Book Review by Sam May Death. It is one concept that quiets, that disturbs and is a source of anxiety for many. Cultures have each made distinct views on death from reincarnation to spending eternity in the Underworld. Nick, a pessimistic fourteen-year-old, knows these ideas very well, but he never had an opinion of his own. In Everlost, by Neal Shusterman, both Nick and Allie experience death for themselves; they throw each other off the right track and end up in a mid-zone--Everlost. After understanding some of this world, both characters simply want to be where they belong. Unfortunately, they can't stay in the living world long or actually be alive, but they also cannot reach the fullness of death, so they both try to settle into a place inhabited by many misplaced souls--a reminiscence of the Twin Towers. Then Allie sees that there is more than the mindless routines the other souls had fallen into, bringing herself and Nick into worse danger. While Everlost was intriguing and captivating with its characters and themes, the plot made the book less desirable. This book is certainly worth reading, but it also wasn’t the best fantasy novel I’ve ever read. As a whole, the novel was very character oriented, focusing on the characters, their changes or their lack of changes. The first two major changes occur because of a very direct event. Lief and Nick are both trapped inside of barrels filled with pickle brine. Lief found a state where he “felt as if he was the entire universe, and nothing, at the same time. So glorious was this sensation of timelessness” (pg. 141). He was able to find total peace and contentment while he was previously bratty, self-focused and annoyed. Nick was changed as well, but he found something much different. He “came to realize that he had spent far too much time complaining and worrying…. If he ever managed to get out of that barrel, he knew he would be a better person” (pg. 164). The book also goes on to explain that, because of this, he became less fearful--if not fearless--and bold in his actions. The last and most interesting character was a minor antagonist called the McGill. He says, “‘But I’d rather play it safe. I was a monster for thirty years, so I’d say I need thirty years of good deeds to wipe the slate clean.’” (pg. 305). The McGill had literally been in the form of a monster for thirty years but had been forced into changing back to his original state--a normal, pre-teen boy. After his physical transformation, he had the internal change of heart that was described in the quote. Many characters in the story were developed and experienced many changes, making them realistic. Additionally, themes were intricately woven into the story by characters’ thoughts and dialogue. One good example is portrayed in a conflict between Mary, the leader of the souls inhabiting the Twin Towers, and Nick. Mary believes that the children stuck in Everlost should simply stay where they are. The narrator says, “Mary knew it was the simple rule that every mother tells her child: If you're lost, stay put…. just because you see a light, it doesn't give you permission to cross the street”. Normally this logic would work. But all rules have exceptions. Just because a rule works in one place certainly doesn't mean that it stand in a completely different realm. Sometimes rules must be broken for progression to take place. Controversially, Nick decided that every person had the right to take the risk. The narrator, through Nick’s dialogue, said, “‘maybe that is your job…. But now I think I have a job too. And my job is to help those same lost souls get where they're going’”. Nick was referring to Mary's job as aiding spirits to adjust to Everlost here, and this is the center of the conflict. He believed that he was meant to give the new-coming souls the knowledge to make the choice--that every person could choose, not just one. These and many more themes all contributed greatly to the story, inspiring thought and creating intrigue. Despite these good elements in the novel, the plot was the least interesting portion of the story. The main problem was that the center conflict was weak and almost forgettable. Finding what actually was the main problem was difficult because it's only really expressed in this quote. On page 25 it says, “Certainly the boy called Lief had adjusted, so couldn't they? But then, that wasn't the real question. The question was, did they want to?”. Overall, the issue is simply that Nick and Allie both wanted a place to be where they felt they belonged. This idea is lost beneath an onslaught of minor plots that take over the story. The largest one is saving Lief and Nick. After they were both captured by first the Haunter, which was Allie’s fault, Allie goes to Mary and says, “‘I know. I’m sorry, and you can punish me in any way you like, but right now we have to rescue Lief and Nick’” (pg. 130). In response, Mary denies her and she is left with little to do. From this point, the issue actually becomes worse when Lief and Nick are taken from the Haunter to the McGill. After Allie goes aboard his ship, she realized that “The McGill did not play games, and truly intended to toss her over. The best she could do was to stall with hopes of finding some way to bargain for the lives of Nick and Lief” (pg. 186). This is the subplot that really distracted the book from the main problem because too much of the book was devoted to it; had the main plot been brought up more in these subplots, it would’ve been better. Overall, the plot itself was weak and definitely the least exciting part of the book. In all honesty, this really was a good book and definitely worth reading because of the characters and themes and is very worth reading, but, because of the plot issues, I still stand with my 3.5 rating of the novel.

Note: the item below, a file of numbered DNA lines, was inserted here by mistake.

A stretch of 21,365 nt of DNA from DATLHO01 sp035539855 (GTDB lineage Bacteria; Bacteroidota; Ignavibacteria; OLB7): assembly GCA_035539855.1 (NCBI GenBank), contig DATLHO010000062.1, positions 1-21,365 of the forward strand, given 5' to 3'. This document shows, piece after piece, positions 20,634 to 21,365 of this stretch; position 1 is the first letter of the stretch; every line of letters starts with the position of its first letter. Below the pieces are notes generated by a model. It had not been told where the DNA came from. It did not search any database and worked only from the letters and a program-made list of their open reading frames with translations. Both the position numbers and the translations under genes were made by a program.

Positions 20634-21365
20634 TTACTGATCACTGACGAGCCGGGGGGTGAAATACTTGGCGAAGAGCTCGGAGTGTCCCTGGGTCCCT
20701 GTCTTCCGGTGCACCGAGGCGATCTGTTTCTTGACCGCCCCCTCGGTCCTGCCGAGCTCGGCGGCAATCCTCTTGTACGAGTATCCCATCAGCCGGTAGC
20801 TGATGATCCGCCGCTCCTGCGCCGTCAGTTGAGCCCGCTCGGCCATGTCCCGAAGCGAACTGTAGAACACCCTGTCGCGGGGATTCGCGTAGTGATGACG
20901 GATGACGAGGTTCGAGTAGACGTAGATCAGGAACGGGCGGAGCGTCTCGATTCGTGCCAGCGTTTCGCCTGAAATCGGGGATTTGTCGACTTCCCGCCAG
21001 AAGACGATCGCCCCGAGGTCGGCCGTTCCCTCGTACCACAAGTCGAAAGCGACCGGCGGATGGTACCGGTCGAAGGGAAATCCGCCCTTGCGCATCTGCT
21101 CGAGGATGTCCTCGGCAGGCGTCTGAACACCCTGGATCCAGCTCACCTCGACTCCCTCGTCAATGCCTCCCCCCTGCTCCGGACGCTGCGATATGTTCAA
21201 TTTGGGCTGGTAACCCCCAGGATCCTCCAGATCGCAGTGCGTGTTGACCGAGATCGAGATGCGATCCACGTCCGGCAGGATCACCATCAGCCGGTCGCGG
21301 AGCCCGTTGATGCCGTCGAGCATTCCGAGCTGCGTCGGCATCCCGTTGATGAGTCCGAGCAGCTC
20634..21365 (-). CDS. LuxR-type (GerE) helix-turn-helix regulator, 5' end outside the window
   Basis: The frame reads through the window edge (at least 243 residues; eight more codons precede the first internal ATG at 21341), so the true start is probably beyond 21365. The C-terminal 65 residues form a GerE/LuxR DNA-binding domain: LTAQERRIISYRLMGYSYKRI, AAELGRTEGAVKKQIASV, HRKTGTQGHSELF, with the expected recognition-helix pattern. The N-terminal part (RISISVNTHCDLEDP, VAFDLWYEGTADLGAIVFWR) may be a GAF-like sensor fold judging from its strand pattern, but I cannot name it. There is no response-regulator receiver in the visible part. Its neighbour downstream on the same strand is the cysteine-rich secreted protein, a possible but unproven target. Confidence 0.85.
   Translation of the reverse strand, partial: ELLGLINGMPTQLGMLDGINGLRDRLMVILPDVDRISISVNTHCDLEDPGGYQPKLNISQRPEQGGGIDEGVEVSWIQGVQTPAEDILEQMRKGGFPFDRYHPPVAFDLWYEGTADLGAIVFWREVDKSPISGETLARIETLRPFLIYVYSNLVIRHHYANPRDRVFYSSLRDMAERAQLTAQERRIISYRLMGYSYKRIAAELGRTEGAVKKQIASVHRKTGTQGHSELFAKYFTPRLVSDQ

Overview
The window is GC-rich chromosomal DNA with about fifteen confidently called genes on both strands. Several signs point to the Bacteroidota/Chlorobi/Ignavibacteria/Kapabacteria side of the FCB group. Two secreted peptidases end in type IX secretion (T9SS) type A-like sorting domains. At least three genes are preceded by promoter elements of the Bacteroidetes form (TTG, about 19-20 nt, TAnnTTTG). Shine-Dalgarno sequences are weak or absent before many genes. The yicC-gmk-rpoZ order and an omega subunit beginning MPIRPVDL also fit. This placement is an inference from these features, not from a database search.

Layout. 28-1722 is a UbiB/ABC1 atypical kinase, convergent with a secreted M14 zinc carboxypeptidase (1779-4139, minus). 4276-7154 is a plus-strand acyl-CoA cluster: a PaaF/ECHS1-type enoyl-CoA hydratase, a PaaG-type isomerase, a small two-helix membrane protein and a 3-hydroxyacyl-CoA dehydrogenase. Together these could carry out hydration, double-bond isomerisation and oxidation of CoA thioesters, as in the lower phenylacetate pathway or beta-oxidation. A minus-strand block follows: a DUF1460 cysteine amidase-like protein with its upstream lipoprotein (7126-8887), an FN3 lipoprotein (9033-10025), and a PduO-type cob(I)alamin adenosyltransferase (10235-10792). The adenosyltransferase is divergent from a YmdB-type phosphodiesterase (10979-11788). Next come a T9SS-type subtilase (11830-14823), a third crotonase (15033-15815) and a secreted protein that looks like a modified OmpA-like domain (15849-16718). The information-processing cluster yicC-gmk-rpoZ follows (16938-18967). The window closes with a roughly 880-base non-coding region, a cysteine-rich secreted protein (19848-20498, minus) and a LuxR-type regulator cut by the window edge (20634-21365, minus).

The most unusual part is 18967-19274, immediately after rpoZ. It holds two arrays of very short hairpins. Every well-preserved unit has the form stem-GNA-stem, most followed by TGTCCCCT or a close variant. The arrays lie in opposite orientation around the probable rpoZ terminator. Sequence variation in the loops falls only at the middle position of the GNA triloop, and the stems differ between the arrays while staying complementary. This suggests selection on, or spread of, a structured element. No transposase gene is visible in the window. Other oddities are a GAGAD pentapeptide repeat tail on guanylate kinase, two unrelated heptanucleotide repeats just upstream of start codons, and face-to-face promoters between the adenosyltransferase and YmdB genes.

• Jennifer Wardrip